|Studio Master:||Ashik Vaskor, Ajmeri Nusrat Shoma, Md Sariful Islam|
Shakharibazar is a very unique site of historic Dhaka. The area has been a sanctuary of a specific ethnic (business) community for more than three centuries . The mixed use, narrow buildings of Shakharibazar presents a very interesting urban fabric. Like other historic quarters, Shakharibazar is also going through the process of transformation. New buildings are rapidly replacing the old structures. A survey shows that there were more than 95 old buildings on Shakharibazar band in 2003. But at present in 2016 only 55 old buildings are observed in this area. Recently government has declared this area as a heritage site, however local tension over this decision has been strongly felt. Local people are still demolishing the old buildings in order to make a new one.
Apart from many socio-political issues ‘building economics’ seems to be one of the major challenges for preserving historical buildings in Shakharibazar. Landowners are more interested in rebuilding on the site for better return. With the increased land value, the existing way of using the old structures is seemingly unprofitable. Many of these Century old buildings are structurally vulnerable as well.
The site has a potential to become a tourist spot because many buildings in Shakharibazar represents the architectural history of Dhaka. Old Dhaka itself is an important tourist destination. Historical edifices like Ahsan Manjil, Lalbagh fort, Ruplal houses, Tara mosque, Armenian Church etc are the evidences of Mughal and colonial architecture that are frequently visited by many local and foreign tourists.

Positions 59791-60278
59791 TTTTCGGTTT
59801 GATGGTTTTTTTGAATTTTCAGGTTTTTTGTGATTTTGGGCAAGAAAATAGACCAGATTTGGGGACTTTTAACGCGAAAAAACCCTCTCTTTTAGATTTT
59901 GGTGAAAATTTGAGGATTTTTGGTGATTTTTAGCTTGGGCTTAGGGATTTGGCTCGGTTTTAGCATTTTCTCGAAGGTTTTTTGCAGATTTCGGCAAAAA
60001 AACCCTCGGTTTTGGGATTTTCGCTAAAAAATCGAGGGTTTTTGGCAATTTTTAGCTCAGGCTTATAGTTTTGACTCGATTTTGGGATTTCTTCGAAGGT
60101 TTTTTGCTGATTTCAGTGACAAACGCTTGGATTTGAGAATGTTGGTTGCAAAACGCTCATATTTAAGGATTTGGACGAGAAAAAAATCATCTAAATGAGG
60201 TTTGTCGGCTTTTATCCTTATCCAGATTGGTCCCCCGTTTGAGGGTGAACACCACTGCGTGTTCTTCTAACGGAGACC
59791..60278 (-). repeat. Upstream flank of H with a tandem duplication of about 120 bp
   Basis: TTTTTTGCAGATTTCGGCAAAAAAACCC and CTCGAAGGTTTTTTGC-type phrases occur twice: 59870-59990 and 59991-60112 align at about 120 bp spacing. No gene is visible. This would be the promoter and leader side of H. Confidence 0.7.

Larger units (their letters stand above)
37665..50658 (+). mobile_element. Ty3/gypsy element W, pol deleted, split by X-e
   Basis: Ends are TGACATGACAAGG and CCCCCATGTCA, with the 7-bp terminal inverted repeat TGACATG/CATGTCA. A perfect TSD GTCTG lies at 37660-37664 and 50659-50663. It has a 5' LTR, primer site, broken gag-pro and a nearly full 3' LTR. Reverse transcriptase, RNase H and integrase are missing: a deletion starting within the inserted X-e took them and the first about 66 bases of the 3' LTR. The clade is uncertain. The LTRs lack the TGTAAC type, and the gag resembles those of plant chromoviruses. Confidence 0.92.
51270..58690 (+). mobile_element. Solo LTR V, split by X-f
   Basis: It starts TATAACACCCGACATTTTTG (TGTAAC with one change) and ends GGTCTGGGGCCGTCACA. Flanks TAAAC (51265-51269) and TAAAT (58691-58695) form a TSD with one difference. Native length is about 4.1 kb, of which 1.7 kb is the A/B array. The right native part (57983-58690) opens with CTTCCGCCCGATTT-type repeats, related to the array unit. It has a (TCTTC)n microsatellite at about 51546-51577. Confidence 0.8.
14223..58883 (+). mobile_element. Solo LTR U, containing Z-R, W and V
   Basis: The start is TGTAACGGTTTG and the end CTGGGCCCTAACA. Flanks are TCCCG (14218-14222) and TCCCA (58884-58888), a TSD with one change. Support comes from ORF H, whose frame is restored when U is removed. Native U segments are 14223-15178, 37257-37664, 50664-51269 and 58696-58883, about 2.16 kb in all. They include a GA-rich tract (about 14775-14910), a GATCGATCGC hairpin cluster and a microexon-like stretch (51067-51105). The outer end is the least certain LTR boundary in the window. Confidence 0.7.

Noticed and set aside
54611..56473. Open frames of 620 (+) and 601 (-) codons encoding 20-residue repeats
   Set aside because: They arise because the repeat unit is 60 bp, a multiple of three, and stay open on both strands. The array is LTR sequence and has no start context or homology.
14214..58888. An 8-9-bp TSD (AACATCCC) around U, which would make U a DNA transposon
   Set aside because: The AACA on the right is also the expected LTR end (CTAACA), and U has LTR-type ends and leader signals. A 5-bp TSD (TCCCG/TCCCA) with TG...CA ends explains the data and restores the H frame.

Shop house is the generic archetype of existing urban fabric of Shakharibazar. Ground floor is occupied by the shops with workshop at rear side of the houses. The other floors of the multistoried buildings are rental spaces partly used for commercial and residential purposes. Numbers of house owners who running their business here are living in new Dhaka to avail better urban services and amenities. The existing old buildings are often accused as inhabitable, dark and shabby and structurally vulnerable and thus economically less viable.
The project aims to regenerate the rentable part of selected historic buildings into a functionally, economically and culturally viable place. Taking references from successful examples around the world, the old structures are designed to be transformed into touristic/public functions like exhibition space, hostel for tourist, café etc. Existing shops at the ground floor and living area for local inhabitants will remain unchanged. Effort has also given to make urban pocket space to allow interaction between the tourist and the local people.
A win-win policy is, therefore, required that best informs the interest of local landowners as well as preserve the rich building tradition of Dhaka. Measures should be taken to preserve remaining historical structures through local participation for safeguarding community interest.